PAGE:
Embrace being “judged”. Bring it on. While being interviewed, people will certainly form opinions concerning your skills, abilities and even your personal demeanor. Tell yourself that is just fine — remembering that when people cross your path you do exactly the same thing. During the course of your career, managers and coworkers will make judgments about you on a daily basis. So what? Convince yourself to view each of these judgments as a challenge to effectively build your unique “brand”.
Be astute and “try on” the organization. Remember — this may be the company with which you develop a long-term relationship. Consider that point carefully. Be thankful you have the chance to gather as much information as possible. Take the opportunity to size up leadership and where the organization is really headed. What is your impression? Do you see yourself working there? Getting a bad vibe? Explore this — as it may be the only forewarning you’ll receive.
Say “thank you” to organizations behaving badly. Has the organization not acted as you would have expected? Unprofessional? No follow-up? Don’t let these behaviors derail you. Welcome this type of behavior as a clear and present warning. If an organization doesn’t seem to show concern for you from the start, this is most likely a glimpse into your future. I am reminded of Maya Angelou’s discussion with Oprah, where she explained, “When someone shows you who they are, believe them the first time.” The same premise extends to an organization. Unless there is some remarkable explanation as to why they have not bothered to contact you (for a month), be grateful for the realistic preview and run in the opposite direction.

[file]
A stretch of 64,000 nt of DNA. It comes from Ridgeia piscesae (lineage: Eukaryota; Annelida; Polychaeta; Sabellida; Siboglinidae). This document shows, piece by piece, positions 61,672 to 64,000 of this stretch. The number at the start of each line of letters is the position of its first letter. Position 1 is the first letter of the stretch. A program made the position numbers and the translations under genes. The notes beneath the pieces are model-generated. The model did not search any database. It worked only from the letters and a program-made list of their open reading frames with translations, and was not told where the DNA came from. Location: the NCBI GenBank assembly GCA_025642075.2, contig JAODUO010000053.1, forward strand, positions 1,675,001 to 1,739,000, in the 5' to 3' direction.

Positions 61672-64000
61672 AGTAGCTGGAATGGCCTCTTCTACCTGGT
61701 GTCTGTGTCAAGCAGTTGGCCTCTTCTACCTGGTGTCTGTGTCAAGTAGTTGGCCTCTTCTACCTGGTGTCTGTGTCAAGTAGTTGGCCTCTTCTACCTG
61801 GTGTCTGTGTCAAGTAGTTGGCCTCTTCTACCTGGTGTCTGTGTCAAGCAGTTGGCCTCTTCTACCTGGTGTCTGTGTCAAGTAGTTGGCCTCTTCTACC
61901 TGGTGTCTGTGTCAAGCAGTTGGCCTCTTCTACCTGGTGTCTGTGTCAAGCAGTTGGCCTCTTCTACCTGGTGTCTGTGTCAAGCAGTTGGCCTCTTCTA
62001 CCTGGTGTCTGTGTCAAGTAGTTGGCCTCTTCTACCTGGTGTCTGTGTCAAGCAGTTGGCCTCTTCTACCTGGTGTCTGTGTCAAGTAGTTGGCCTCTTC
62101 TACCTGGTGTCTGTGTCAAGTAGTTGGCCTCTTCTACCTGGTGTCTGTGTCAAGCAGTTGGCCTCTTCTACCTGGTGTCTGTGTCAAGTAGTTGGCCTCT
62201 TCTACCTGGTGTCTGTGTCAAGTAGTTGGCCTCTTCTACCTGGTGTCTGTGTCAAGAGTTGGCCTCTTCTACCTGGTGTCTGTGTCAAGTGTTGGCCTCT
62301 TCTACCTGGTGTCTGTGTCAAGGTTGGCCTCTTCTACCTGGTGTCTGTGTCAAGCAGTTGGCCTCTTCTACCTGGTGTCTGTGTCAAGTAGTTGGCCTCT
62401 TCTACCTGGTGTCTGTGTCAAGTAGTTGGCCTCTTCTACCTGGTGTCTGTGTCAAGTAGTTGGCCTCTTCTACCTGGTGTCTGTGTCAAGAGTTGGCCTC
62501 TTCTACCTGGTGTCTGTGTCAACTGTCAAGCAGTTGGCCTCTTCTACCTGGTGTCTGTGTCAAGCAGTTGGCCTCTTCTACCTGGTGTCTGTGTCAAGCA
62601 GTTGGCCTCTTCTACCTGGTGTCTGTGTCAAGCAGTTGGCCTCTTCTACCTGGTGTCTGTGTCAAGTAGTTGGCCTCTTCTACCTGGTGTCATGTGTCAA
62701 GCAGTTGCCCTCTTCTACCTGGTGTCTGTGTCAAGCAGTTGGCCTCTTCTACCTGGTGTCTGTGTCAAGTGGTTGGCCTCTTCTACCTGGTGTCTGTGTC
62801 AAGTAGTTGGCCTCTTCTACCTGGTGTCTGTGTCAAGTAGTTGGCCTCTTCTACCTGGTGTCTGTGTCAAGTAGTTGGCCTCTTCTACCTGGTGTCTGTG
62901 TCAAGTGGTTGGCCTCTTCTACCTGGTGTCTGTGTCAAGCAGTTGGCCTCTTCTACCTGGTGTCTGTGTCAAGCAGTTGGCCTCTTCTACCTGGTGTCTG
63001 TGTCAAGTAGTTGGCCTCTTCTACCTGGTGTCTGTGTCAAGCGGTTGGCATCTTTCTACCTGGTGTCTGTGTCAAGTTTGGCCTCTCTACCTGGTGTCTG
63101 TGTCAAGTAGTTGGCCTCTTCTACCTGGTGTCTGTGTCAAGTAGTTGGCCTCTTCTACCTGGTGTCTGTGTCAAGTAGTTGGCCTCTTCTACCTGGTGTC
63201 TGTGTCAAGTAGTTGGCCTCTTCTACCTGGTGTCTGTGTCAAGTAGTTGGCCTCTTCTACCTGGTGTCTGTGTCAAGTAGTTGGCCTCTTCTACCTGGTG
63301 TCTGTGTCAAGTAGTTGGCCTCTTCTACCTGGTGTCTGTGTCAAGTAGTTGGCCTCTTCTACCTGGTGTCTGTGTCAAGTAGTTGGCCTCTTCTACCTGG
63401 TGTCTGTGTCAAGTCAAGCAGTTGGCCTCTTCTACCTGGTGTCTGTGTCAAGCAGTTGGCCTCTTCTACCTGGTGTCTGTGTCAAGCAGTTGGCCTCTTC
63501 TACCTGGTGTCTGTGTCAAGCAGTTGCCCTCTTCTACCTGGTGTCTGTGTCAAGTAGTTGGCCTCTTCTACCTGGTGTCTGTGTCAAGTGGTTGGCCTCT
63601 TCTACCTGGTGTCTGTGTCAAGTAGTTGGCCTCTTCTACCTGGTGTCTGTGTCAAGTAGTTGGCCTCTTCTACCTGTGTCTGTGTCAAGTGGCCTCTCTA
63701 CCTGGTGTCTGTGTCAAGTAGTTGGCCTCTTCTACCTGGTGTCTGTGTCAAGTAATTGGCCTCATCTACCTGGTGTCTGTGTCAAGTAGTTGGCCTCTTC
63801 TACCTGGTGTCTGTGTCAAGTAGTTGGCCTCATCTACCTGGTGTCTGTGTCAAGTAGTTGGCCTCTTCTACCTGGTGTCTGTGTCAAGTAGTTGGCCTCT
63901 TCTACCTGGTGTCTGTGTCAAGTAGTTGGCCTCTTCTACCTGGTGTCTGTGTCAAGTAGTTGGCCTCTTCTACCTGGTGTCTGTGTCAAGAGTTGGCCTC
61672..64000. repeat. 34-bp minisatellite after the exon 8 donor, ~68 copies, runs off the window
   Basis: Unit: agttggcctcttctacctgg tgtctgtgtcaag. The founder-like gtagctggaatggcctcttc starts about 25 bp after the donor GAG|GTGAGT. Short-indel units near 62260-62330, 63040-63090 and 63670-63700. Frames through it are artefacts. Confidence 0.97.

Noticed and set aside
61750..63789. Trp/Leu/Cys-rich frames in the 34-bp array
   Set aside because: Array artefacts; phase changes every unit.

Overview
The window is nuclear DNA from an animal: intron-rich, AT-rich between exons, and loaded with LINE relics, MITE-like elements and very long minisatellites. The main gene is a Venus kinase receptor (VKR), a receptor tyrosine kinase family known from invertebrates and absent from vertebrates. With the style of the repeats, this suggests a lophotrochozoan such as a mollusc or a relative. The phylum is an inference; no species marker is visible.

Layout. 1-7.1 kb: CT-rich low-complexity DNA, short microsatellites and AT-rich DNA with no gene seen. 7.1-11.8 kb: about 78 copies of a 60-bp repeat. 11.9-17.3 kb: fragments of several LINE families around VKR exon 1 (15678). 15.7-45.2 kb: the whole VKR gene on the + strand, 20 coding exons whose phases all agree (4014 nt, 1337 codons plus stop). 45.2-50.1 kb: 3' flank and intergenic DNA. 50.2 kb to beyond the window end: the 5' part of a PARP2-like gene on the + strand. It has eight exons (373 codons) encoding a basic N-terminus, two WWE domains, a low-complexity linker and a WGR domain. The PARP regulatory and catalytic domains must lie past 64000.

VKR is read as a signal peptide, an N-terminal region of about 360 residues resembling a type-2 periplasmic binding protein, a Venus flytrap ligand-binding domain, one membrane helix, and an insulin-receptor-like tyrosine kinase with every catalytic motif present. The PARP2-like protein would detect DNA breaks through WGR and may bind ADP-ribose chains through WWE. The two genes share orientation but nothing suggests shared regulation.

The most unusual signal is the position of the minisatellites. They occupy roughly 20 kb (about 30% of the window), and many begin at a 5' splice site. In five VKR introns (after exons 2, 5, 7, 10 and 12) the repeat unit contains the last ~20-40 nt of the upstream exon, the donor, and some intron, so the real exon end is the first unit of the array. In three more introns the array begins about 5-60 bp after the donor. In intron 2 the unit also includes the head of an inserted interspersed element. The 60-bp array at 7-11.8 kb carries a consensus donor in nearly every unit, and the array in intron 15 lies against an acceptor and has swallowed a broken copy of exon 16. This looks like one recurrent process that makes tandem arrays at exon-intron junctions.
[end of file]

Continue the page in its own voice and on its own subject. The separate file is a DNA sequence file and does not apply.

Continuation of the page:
Accept ambiguity. Even though there was an ever-present possibility that the outcome wouldn’t go in my favor, I tried to embrace the opportunity to be interviewed. Unfortunately, “not knowing” is simply part of the process. But to be completely honest, the world of work is full of ambiguity. It is best to adjust to it and attempt to remain positive while you are waiting. Nothing is set in stone after you complete an interview — but at the same time, this makes the possibilities endless.